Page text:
There is no question that charging at an EA station isn't cheap. But neither is Evgo. On the east coast (I live in NC) EA has built out a charging network that is second only to Tesla. Evgo and Greeenlots do not even come close to what EA has done. Greenlots is by far the cheapest to charge at but they are also the worst at maintaining their network. Downtime at a Greenlots DCFC can often be measured in months and a few cases, years. Like most here I am spoiled by the SC network. It is well built out, fast and cheap. But for people with non-Tesla EVs the only alternative they have to using the EA network in many areas is to use a hybrid of some sorts or a pure ICE. Competition can help bring down the price of charging. And right now the EA network has very little competition for non-Tesla EV charging.
  • edited November -1
    "How would I charge my MS at an EA site."@DaisytheRoad

    You would have to wait for the CCS adapter that Tesla sells for S and X;s in EU. Same as Model 3 owners. Tesla SC's are CCS in EU and all the new fast charging EV's (Audi's, Hyunadai's, Kia's, Porsche, Bolt) are all CCS.

    The older EA's have a Chademo for the older tech EV'ers to use (Leaf, Tesla) and that's not too bad at 50kW/200mph.

    Tesla promised the CCS adapter for the Model 3 in 2019 so hopefully they are sticking to that promise. Chademo upgrade for Teslas was just a few months ago.
  • edited November -1
    "But for people with non-Tesla EVs the only alternative they have to using the EA network in many areas is to use a hybrid of some sorts or a pure ICE."@vswendsen

    And for Tesla owners who don't have home or work charging. With winter coming, range dropping, it's nice to have more alternatives to get a charge.

    I'm always paying less than gasoline prices at EA and EVgo.
  • @Fish,
    You are a rookie, you haven't seen much in your few days on the job.
    Everything I see about EA is actually looking worse and more unsustainable than the DoE's "The EV Project" unless someone finds some way to force some sort of reasonable service quality.
    It is also a very tough business model since the product (electricity) is cheap but the infrastructure (high power infrastructure) is expensive.
    People will grouse over the price when that includes the expensive equipment that, even at a $1/session, will take a long time to recover.
    Assume about $50K per station plus as much for installation and equipment.
  • edited November 2019
    The last time Tesla disclosed costs, infrastructure cost was $26,000/stall.
  • edited November -1
    15,000 stalls x $25,000/stall = $375M

    Should be easy for EA to catch up with their deep pockets.

    But they can’t and won’t.
  • edited November -1
    FISHEV, perhaps I have been spoiled by the variety of locations that Tesla puts it chargers at, but from what I have seen/read, damn near every EA site is in a Walmart parking lot. On a road trip, I would get seriously sick of the “fine cuisine” available at Walmart. Also boasting the number of EA locations is seriously disingenuous because at each EA location, not all of the stalls are DC fast charging.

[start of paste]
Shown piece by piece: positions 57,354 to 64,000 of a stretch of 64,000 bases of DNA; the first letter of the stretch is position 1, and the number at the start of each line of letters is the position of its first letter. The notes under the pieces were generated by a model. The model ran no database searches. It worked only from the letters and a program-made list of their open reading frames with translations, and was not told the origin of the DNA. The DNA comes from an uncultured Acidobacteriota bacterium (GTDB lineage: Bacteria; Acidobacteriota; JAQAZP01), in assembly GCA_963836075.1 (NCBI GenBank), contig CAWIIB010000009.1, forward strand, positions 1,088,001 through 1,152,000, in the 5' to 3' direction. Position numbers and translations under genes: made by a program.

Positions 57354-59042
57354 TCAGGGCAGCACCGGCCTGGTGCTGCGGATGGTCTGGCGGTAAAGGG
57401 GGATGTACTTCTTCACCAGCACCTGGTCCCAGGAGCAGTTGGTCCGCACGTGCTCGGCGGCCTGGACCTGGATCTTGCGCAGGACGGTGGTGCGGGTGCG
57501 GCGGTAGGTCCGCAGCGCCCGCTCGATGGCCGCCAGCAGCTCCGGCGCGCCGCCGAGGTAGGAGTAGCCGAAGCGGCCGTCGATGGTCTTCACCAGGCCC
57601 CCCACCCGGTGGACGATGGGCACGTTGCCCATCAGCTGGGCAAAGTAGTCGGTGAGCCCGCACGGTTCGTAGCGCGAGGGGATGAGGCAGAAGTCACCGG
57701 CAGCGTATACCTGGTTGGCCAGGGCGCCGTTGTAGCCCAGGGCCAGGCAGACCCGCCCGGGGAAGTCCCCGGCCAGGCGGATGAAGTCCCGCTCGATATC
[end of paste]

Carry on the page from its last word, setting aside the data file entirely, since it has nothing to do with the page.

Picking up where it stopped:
As for the pricing of the EA chargers goes, I and others have been saying this ever since the EA network was announced and that is they would make it confusing and expensive (profit driven), and that will discourage people from buying EVs from traditional car makers, when their respective EVs don’t sell, will raise their hands and say, “.....we tried, but there is just no demand”.
  • edited November -1
    A company spending money that doesnt result in more money? Blasphemy!
  • edited November 2019
    Also, pricing by the minute is nuts. I want to buy KWH and speed. This policy encourages them to slow down service. Ive never seen a crowded EA site picture. In fact, I'm not sure I've seen more than one car at an EA siite. If they wanted to compete, there would be creativity and experimentation on the pricing model. For example, cheaper power at 4AM.
  • edited November -1
    These people trying to charge per minute use and not by how much you use is a stupid business model. You're not being metered for what you're using. Parking meters that charge you a percent of what you spent while you were parked there.

    All i know is that some states require that you are not charged per energy use but charged per minute. I think thats a legislative issue that we should otherwise be trying to get reversed.
  • edited November -1
    Not sure why people hate more charging infrastructure even if they can be expensive. I do hope tesla release inexpensive CCS adapters. I guess the peak power will be limited due to heat/cooling issues. Perhaps they decide that this will affect owner experience...
  • edited November 2019
    Businesses are free to do whatever they want despite my opinion of their methods.
  • edited November 2019
    I don't think anyone hates more charging infrastructure, but doing it in a misleading way is annoying at best. Lots of claims that really are not going to work as well as they imply. I expect a lot of angry customers.

    For example, all the hype about 350 kWh charging (and the pricing levels for it) and you find in your Model 3, you only get 122 kWh. That's less than half that of a V3 Supercharger and about 1/3 of the "350 kWh" rate promoted. It then takes 3 times longer than one might think it should.
  • edited November -1
    kWh ≠ kW